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PROGRESS lies not in enhancing what is, but in ADVANCING toward what will be. – kahlil gibran

Rendering of the Saxon Suites renovation, September 2015.


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Current University housing options generally meet the criteria of being lower in cost than most comparable alternatives in the community. Similarly, UCLA’s on-campus housing program, which includes various dining options, is very competitive with similar room and board programs offered at other University of California campuses. The Westwood housing market for rental properties is becoming unreachable for the vast majority of students. Studies1 indicate that Westwood market rents could increase as much as 46 percent within the next eight years. Additionally, most of the inventory was constructed in the 1940s and 1950s. Limitations imposed by the Westwood Site Specific Plan leave little financial incentive for owners of existing inventory to renovate or redevelop their parcels into more modern facilities. Thus, it is probable that the Westwood housing inventory will be stagnant in terms of availability and quality but rapidly escalating in terms of cost.

3

Limited land and resources require a high density living model in order to maximize the number of students housed, with a focus on a high quality living experience.

To meet the demands for proximate on-campus student housing, a model of high density living was implemented to maximize the number of students that could be accommodated. The UCLA Housing program has invested in four key areas to provide a high-quality, holistic living experience:

1. Diverse & Healthy Dining Options

We are continuing to invest in the health of our students and guests with innovative dining concepts like

Bruin Plate. This anchor facility focuses on fresh, wholesome, nutritionally-balanced food and beverage

options, and best practices in sustainability in food service operations. Other award-winning and popular

dining concepts include FEAST at Rieber with a daily rotating pan-Asian menu and a Mediterranean-based

menu featured at Covel Residential Restaurant.

2. Convenient Fitness & Recreation Facilities

As part of our on campus residential community, the Bruin Fitness Center (BFit) opened in fall 2015 on the

ground floor of Carnesale Commons. Other facilities include Hedrick basketball courts, Spieker Aquatic

Center, and Sunset Canyon Recreation Center, which features an Olympic size pool. The close proximity

of fitness facilities to on-campus housing supports the university’s Healthy Campus Initiative.

3. Clean & Well-maintained Living Spaces

The 20-year plan at H&HS is to keep every residential building on a continual renovation and refurbishment

schedule. By fall quarter 2016, all on- and off-campus inventory will be new or freshly renovated (within the

last seven to eight years) with a business model to ensure this work can continue for decades without

requiring dramatic year over year increases to housing fees.

1

Chiland, Elijah. “Rents Already Soaring Along L.A.’s Unopened Expo Line.” March 18, 2016. www.lacurbed.com


4. Flexible & Proximate Study Spaces

Opening Winter 2017, The Study at Hedrick will be specially designed to meet the needs of today’s

students and their demand for late night study space. The Study will feature natural light, around-the-clock

coffee and snacks, power outlets, reliable WiFi access, and a variety of comfortable options for private,

communal, .and group studying. The Study complements other study spaces created within and adjacent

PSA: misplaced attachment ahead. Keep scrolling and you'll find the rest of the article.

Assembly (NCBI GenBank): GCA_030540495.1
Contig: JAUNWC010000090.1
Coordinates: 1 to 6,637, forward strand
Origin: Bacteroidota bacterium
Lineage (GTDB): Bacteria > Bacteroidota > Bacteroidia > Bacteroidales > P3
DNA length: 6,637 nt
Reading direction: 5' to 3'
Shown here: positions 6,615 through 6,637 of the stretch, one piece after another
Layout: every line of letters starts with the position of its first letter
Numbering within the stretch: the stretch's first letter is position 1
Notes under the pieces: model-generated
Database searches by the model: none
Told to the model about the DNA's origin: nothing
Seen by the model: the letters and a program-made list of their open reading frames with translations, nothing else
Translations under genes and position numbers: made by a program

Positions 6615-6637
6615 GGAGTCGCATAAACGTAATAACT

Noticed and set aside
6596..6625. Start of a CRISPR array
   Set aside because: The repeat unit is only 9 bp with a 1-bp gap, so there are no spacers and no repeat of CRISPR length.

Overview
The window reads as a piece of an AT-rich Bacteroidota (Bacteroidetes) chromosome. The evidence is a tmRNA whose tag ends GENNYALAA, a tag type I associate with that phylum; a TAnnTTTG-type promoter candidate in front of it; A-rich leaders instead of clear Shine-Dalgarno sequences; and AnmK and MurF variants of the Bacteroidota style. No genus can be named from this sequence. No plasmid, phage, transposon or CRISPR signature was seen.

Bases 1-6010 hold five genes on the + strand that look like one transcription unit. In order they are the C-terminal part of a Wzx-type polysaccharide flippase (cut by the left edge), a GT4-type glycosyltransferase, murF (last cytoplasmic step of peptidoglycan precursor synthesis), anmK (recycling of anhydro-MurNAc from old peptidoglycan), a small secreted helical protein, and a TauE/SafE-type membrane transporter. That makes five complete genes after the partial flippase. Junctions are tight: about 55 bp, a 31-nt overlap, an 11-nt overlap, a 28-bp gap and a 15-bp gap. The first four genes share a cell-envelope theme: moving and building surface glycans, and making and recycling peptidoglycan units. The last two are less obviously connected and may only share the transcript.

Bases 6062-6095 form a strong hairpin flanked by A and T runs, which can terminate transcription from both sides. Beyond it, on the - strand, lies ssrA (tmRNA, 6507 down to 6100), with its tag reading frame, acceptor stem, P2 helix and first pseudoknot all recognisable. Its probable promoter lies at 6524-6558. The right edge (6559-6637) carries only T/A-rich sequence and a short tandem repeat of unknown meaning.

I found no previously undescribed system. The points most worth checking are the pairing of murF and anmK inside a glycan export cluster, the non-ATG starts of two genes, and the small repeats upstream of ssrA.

to on-campus housing.

4

Housing is a resource that should be used to support the recruitment of graduate and professional students.

In 2013, Phase II of the Weyburn Terrace Single Graduate Student Housing Project was completed. This project provided much needed on-campus guaranteed housing, increasing capacity to 1,960 single graduate bed spaces. The need for additional housing for graduate students is closely linked to UCLA’s position as a worldwide leader in graduate education and research. UCLA seeks to recruit and retain the very best graduate students worldwide, and the quality, affordability, and proximity of housing to campus is integral to successfully recruiting new graduate students in all academic disciplines and professions. This is especially true for graduate students from outside southern California, where the availability of housing is beneficial to their adjustment to the Los Angeles metropolitan area and lifestyle. While undergraduate students have been predominantly from California, many graduate and professional students come to UCLA from all over the world. Moreover, creation of dedicated on-campus graduate student housing provides an opportunity to create a graduate student community where traditional learning experiences can evolve and support new and creative levels of interdisciplinary focus and exchange. This potential is yet another means by which UCLA can continue to distinguish itself in graduate education. Guaranteed housing for graduate students is also a critical recruitment mechanism. Students coming to campus from outside the Los Angeles basin value the availability of University-owned housing to help them become established in Los Angeles while adjusting to coursework at UCLA. Furthermore, housing on or proximate to campus benefits graduate and professional students by reducing commuting and transportation challenges and promotes access to and use of resources available to students on campus. Finally, University-owned housing is more affordable than comparable private sector housing, so graduate and professional student’s benefit from the associated cost savings of living in University housing. In acknowledgement of the critical role housing plays in supporting graduate and professional student recruitment, the Master Plan contains provisions to address the ongoing housing needs of incoming graduate and professional students and student families.